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Food security meeting kicks off in Canadian territorial capital

CBC NewsEye on the Arctic
Barry Iqalukjuak/Facebook photo

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The first Nunavut Food Security Symposium opened Monday night in Iqaluit.

The four-day meeting was organized by the Nunavut government and Nunavut Tunngavik. Government representatives, businesses, activists and others will talk about how to make food more accessible in Nunavut. Participants will help prepare a food security strategy for Nunavut.

Economic Development and Transportation Minister Peter Taptuna, Premier Eva Aariak and Nunavut Tunngavik President Cathy Towtongie made the opening remarks at the Iqaluit soup kitchen.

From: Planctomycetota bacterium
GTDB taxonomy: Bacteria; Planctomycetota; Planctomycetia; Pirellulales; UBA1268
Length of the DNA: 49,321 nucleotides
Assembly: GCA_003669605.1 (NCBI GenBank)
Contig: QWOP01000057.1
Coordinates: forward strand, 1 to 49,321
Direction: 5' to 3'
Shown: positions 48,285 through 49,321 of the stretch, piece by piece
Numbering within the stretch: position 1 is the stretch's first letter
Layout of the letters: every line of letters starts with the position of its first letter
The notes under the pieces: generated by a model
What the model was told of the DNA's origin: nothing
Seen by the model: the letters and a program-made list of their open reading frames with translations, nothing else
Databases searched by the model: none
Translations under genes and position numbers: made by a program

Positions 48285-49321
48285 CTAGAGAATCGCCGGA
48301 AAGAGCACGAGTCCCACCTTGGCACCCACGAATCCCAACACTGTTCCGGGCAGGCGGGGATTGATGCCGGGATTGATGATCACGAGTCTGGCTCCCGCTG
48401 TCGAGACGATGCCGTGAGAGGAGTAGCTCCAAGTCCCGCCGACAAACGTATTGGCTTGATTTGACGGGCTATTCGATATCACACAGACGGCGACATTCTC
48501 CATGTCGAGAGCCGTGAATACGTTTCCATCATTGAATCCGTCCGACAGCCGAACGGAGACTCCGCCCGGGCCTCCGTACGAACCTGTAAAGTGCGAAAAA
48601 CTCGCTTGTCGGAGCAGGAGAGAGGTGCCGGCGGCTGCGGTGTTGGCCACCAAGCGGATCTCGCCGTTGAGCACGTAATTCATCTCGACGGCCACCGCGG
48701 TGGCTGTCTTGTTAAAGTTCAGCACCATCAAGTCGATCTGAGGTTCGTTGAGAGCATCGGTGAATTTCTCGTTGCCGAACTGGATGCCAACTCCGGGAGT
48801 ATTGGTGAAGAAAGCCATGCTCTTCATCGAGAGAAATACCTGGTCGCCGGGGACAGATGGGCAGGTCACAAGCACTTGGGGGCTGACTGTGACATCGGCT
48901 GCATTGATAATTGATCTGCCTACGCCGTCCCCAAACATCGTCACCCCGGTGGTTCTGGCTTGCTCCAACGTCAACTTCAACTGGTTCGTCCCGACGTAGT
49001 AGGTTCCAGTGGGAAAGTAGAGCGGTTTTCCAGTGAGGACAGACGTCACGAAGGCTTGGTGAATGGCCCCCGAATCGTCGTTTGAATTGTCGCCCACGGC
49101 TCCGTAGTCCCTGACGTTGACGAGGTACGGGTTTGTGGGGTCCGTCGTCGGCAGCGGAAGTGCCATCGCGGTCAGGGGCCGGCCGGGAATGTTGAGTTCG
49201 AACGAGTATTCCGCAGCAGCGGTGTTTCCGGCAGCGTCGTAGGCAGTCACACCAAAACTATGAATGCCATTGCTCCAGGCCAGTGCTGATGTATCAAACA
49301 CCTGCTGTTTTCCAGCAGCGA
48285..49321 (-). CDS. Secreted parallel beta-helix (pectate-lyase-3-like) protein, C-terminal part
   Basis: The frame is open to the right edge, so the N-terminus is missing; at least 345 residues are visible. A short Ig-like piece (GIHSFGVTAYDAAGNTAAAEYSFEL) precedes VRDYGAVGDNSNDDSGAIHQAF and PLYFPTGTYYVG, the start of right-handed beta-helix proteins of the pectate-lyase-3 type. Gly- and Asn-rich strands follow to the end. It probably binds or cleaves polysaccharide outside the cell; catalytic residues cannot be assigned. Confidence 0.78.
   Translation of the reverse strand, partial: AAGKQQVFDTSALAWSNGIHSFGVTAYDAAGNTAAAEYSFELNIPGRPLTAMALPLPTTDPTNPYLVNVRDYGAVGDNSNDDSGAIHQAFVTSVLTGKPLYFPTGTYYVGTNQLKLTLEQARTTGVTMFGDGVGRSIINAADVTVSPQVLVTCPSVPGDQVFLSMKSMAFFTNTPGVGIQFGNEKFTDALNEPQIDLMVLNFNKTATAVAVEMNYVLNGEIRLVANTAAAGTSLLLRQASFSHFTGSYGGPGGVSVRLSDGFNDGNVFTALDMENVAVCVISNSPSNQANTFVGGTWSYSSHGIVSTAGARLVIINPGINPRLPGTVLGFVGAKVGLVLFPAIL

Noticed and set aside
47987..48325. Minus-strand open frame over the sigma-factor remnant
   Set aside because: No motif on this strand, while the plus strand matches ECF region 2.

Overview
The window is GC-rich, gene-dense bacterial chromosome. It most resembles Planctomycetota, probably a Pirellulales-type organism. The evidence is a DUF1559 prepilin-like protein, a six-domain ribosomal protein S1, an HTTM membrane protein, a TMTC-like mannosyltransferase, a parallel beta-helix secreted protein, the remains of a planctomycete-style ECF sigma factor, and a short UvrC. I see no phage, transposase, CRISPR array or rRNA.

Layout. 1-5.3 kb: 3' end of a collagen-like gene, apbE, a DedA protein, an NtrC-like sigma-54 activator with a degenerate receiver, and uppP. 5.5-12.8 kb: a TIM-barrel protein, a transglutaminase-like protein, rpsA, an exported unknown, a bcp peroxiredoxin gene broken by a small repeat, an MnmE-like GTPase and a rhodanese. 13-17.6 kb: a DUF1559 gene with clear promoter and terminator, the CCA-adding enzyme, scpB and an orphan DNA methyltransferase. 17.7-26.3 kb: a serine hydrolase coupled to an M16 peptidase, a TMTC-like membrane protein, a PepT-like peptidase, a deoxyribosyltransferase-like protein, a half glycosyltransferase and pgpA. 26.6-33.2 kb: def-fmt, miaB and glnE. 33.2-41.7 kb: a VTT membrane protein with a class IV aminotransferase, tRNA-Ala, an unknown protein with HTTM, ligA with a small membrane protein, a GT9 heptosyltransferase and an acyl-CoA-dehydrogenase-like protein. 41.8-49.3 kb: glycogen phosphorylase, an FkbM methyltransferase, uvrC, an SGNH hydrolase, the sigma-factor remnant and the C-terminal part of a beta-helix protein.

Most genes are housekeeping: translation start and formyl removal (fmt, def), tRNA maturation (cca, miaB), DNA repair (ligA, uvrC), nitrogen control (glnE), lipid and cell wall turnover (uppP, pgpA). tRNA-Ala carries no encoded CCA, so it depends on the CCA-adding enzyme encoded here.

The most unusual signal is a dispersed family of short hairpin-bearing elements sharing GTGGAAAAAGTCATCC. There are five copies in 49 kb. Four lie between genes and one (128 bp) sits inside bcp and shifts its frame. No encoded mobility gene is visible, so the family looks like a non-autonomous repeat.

Presentations by Tukisigiarvik's David Wilman, and Leesee Papatsie and Eric Joamie from Feeding My Family followed.

Aariak said the meetings will touch upon "the networks for sharing food among families and communities, efforts to pass along hunting skills between generations, [and] the role of businesses and community markets in distributing food."

Wilman said there are lots of groups and plans in place, but “we need to start acting quickly and decisively to start connecting these dots that aren't being connected right now.”

Papatsie said she wants participants to think about low income people -- elders, the working poor and single parents -- during this week's meetings.

The first full day of the symposium was to feature a series of panel discussions, focused on access to country food.

This story is posted on Alaska Dispatch as part of Eye on the Arctic, a collaborative partnership between public and private circumpolar media organizations.